The BP wants chocolate milk out of public schools
It’s Friday, and Brooklyn Borough President and mayoral hopeful Eric Adams wants you to know that he is on board with the effort to ban chocolate milk from the city’s public schools.
In a video (called “Chocolate Milk: Do the Math”) sent out from Adams’ office Friday afternoon, the BP sits at a table measuring out the sugar contents of a tall glass of chocolate milk. In a voiceover, he tells the viewer that “while this [ban] might sound extreme to some people, the stats say differently.”
One glass of chocolate milk, Adams demonstrates, comes out to three to four teaspoons of sugar. The American Heart Association, however, recommends that children consume no more than six teaspoons of added sugar a day.
Adams shakes his head at the pile of sugar in front of him and reaches for a glass of water, instead.
“Chocolate milk is loaded with extra sugar that can cause Type 2 diabetes and obesity, among other health issues,” Adams, who fought diabetes himself, said in a press release.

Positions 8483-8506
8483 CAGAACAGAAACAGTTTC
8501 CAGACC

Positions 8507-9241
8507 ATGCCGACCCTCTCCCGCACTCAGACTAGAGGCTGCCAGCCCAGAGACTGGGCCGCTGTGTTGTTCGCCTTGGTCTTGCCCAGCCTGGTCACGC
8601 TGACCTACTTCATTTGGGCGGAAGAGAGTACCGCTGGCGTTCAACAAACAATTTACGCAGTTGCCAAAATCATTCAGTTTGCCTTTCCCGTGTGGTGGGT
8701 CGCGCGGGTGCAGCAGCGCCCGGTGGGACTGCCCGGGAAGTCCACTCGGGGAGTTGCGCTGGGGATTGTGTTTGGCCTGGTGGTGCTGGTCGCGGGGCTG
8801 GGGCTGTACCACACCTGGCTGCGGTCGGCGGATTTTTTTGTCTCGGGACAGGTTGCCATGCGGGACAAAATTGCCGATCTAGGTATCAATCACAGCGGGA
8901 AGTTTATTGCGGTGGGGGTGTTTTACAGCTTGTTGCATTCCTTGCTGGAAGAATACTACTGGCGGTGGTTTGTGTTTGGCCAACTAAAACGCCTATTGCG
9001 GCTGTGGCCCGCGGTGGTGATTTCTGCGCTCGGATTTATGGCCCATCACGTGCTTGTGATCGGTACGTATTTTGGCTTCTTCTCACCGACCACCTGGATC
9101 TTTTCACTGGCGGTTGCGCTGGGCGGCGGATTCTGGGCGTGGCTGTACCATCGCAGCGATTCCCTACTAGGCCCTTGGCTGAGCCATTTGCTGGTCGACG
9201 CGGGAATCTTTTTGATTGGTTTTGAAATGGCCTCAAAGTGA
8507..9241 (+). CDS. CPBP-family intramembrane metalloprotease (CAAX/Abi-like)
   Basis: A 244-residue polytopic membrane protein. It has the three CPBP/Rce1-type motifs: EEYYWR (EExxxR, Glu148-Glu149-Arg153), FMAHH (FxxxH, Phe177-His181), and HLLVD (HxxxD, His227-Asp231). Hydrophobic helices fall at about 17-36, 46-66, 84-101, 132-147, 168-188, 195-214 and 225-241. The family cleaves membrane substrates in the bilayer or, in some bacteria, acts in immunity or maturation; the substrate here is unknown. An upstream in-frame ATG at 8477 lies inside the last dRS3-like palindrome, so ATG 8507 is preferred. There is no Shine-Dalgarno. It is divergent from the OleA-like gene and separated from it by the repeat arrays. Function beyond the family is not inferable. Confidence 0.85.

“Yet we continue to serve it in our schools. Instead of serving our children drinks that set them up for a lifetime of health problems, we should be giving them better options, such as water. Seventy percent of children have early signs of heart disease. We can’t continue to feed the health care crisis in this city.”
The video doubles down on recent efforts from other lawmakers and New York City School Chancellor Richard Carranza to get rid of the sugary option in favor of a plain-milk-only policy.
“The thinking is that these kids are already getting too much sugar, why are they getting it in their milk?’’ one Department of Education source said to the New York Post, adding that higher-ups “are discussing what to do and how to do it.’’
Adams himself in recent years has converted to a vegan diet, a daily exercise routine and has been outspoken about giving school aged children healthier options when it comes to school lunch. Most recently he successfully helped eliminate processed meats from cafeteria menus.
The ban doesn’t have many fans among students, who have come to love the sugary milk option as part of a regular school lunch.
“I love chocolate, but it’s better with milk. I love it this much,” said Ellis Blackwell, a 6-year-old student at P.S./I.S. 30, spreading her hands far apart to demonstrate. “I would be sad if they took it away.”
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